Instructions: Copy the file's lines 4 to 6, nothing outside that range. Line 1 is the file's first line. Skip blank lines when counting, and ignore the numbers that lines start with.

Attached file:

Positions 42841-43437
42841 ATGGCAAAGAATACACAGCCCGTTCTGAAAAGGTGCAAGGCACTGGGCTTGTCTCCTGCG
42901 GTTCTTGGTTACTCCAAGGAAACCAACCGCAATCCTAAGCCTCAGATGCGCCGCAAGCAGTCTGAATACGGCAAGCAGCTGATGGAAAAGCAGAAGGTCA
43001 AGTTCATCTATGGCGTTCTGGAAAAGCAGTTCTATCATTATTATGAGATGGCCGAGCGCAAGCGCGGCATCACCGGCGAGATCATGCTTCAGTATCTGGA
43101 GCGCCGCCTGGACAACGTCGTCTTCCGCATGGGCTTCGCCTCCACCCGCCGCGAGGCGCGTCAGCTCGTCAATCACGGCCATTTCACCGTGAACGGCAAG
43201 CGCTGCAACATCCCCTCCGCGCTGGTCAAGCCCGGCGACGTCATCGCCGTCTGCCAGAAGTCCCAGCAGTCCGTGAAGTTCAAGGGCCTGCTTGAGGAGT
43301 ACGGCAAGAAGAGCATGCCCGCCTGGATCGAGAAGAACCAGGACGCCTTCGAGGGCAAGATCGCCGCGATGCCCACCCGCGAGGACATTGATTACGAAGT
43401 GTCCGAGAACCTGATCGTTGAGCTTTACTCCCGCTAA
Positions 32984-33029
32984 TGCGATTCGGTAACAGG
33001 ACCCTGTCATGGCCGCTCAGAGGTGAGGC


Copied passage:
43001 AGTTCATCTATGGCGTTCTGGAAAAGCAGTTCTATCATTATTATGAGATGGCCGAGCGCAAGCGCGGCATCACCGGCGAGATCATGCTTCAGTATCTGGA
43101 GCGCCGCCTGGACAACGTCGTCTTCCGCATGGGCTTCGCCTCCACCCGCCGCGAGGCGCGTCAGCTCGTCAATCACGGCCATTTCACCGTGAACGGCAAG
43201 CGCTGCAACATCCCCTCCGCGCTGGTCAAGCCCGGCGACGTCATCGCCGTCTGCCAGAAGTCCCAGCAGTCCGTGAAGTTCAAGGGCCTGCTTGAGGAGT